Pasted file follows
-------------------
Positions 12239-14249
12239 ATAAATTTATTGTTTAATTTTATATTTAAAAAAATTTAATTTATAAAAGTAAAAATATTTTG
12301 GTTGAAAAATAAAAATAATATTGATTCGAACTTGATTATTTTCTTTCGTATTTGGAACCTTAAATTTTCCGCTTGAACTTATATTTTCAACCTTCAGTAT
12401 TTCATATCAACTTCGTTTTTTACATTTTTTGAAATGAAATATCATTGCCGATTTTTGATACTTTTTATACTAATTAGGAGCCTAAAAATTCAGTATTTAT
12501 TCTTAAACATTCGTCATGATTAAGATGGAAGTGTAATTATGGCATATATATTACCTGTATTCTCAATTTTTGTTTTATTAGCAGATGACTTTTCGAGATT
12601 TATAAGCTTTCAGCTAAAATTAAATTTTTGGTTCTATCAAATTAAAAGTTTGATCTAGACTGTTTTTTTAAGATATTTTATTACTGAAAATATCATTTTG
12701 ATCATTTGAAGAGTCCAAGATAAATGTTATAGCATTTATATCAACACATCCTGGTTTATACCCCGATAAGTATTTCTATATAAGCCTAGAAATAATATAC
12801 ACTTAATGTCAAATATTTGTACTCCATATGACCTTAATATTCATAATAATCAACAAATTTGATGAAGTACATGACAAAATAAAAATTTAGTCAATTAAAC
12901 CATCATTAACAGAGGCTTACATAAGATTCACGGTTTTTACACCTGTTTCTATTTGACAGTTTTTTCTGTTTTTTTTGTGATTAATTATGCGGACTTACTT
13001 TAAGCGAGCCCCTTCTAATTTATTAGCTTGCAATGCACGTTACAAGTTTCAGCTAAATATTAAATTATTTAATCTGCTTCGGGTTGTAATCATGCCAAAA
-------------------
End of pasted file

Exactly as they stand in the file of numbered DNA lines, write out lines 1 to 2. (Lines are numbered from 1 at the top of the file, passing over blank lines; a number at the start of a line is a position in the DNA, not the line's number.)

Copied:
Positions 12239-14249
12239 ATAAATTTATTGTTTAATTTTATATTTAAAAAAATTTAATTTATAAAAGTAAAAATATTTTG